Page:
We must share the outrage of the Windrush generation

We must be willing to listen.

Source: Twiiter

Hearing the words ‘Windrush controversy’, it might be easy to disengage from as something that will not affect anyone you know. My grandparents’ arrival from Jamaica in the late 1950s connects me to these recent chain of events.

A chat with my grandfather’s dearest friend, known fondly as ‘Uncle Clarence’, who came to England as a young man enabled me to truly comprehend the impact of this sorry affair. Through the static crackling of weak reception he tells me about his close relative, who moved to England in 1964 aged 16, finishing school before venturing into the working world. For five decades he worked hard, started a family, and recently retired. Yet, unlike most retirees, he is currently burdened by the anguish of having to prove he is a citizen of the place he has called home for the past half century.

In a situation that can only be described as Kafkaesque, his own government is questioning and thereby undermining his right to belong. Despite recent apologies and promises of compensation, this elderly gentleman is still struggling through the onerous task of establishing his right to citizenship; for example, perusing his local library’s historic files to prove the existence of the long-demolished school he attended back in 1964. Given the severe stress being imposed on this community’s older generation, apologies for “anxiety
caused” seem underwhelming.

The situation speaks to the undervaluing of an entire community, people who were invited to Britain to become valued members of society and have since become an integral patch in the fabric of which modern day Britain is made. A lack of bureaucratic foresight has engendered the notion that the right to be British is a quality that can dwindle with time. Such an oversight demonstrates a lack of consideration for Brits with West Indian backgrounds. The fact that, instead of being protected by the government, individuals are having to protect themselves from the government is frankly disheartening. Such injustices have been a continuing trial for Caribbean communities in Britain for years, which begs the question why it has taken this long to come to light. Uncle Clarence tells me of an English born child, who attended a charity nursery he and my grandparents set up. Clarence had to bring objections when, in response to his carer passing away, the three-year-old was going to be sent to Jamaica to live with his grandmother. An infant was going to be sent to a country to which he had never been, to stay with a woman he had never met, with no social services to protect him should his grandmother no longer be able. To Clarence the government appears willing to jettison its own citizens, into what he considers a no man’s land.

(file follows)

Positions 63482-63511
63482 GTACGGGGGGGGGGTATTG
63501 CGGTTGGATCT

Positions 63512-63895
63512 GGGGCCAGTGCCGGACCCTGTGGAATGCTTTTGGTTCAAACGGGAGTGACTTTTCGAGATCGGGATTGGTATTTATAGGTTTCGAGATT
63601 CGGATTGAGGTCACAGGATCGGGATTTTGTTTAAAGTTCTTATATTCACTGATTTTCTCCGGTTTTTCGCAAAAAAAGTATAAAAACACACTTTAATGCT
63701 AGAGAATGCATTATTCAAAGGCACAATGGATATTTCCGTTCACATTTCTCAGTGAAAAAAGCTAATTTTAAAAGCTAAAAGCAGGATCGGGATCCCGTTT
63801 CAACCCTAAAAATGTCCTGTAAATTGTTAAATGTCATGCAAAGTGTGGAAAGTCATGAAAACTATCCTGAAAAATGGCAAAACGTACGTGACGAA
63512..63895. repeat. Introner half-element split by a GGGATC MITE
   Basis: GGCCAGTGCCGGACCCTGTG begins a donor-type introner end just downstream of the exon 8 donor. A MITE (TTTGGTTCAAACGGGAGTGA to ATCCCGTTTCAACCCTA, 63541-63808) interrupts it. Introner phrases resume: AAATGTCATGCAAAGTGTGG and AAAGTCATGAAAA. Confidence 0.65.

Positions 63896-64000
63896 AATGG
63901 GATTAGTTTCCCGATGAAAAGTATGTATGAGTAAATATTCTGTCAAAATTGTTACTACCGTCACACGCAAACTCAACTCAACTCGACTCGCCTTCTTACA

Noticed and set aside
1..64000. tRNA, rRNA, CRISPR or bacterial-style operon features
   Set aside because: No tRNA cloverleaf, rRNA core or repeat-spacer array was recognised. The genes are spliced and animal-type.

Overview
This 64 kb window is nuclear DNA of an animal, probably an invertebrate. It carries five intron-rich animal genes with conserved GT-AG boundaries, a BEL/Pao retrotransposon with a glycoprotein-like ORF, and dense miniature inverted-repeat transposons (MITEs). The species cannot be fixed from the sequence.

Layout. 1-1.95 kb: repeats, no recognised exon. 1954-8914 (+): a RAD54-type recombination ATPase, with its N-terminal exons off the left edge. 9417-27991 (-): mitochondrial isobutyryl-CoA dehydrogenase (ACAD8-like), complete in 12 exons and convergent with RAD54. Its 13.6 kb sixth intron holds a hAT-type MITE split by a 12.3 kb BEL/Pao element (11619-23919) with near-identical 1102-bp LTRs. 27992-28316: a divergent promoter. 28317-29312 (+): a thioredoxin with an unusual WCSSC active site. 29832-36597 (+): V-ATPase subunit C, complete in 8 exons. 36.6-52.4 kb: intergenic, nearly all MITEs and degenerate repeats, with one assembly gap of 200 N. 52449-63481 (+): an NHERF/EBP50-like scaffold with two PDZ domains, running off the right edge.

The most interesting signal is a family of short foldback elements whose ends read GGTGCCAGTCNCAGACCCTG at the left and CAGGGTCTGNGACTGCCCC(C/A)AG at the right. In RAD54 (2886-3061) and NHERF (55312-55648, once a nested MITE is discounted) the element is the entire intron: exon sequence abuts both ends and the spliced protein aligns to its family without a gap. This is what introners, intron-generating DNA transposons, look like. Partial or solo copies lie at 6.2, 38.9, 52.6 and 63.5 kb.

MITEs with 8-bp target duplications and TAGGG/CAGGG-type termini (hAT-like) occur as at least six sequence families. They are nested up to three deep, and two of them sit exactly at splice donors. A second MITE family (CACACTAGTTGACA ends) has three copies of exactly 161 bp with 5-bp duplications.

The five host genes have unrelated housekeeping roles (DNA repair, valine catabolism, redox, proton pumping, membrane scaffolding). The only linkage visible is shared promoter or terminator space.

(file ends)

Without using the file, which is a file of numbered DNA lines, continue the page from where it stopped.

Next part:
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This attitude should concern us all, mirroring as it does Enoch Powell’s view: “The West Indian does not by being born in England become an Englishman … he is a West Indian or an Asian still.” Clarence said he felt strongly that the nursery needed to protect the boy, so that he could go on to be educated and aspire to be a valued member of our community. It was my grandparents’ adoption of this glorious attitude towards education, protection and opportunity which led to my being able to write for an Oxford University student paper. Britons who have striven to be valued by this country are simply not.

This issue goes beyond recent controversies. My late grandmother’s good friend, having retired to Montenegro Bay on a pension she spent her adult life earning in Britain, struggles to visit her children and grandchildren as she must apply for a £400 visa. Whilst many are alarmed about ‘potential’ situations involving EU (white) immigrants, it is disappointing to see that the mistreatment of Commonwealth citizens (non-white) generates a fraction of the outcry.

Clarence concludes: “I am only one voice.” Yet there is a louder voice, the collective voice of this integral community within our nation, which carries strength and power and calls for a Britain that is willing to invest in its people as they are willing to invest in their country. We must now be willing to listen.

1 COMMENT

  1. I’ve been reading up about this and it seems that Reginald Maudling, when he was home secretary in 1971, devised a system of potential repatriation if immigrants couldn’t keep their jobs. As far as I can tell, this legislation was never rescinded. How on earth can Amber Rudd be to blame for this?

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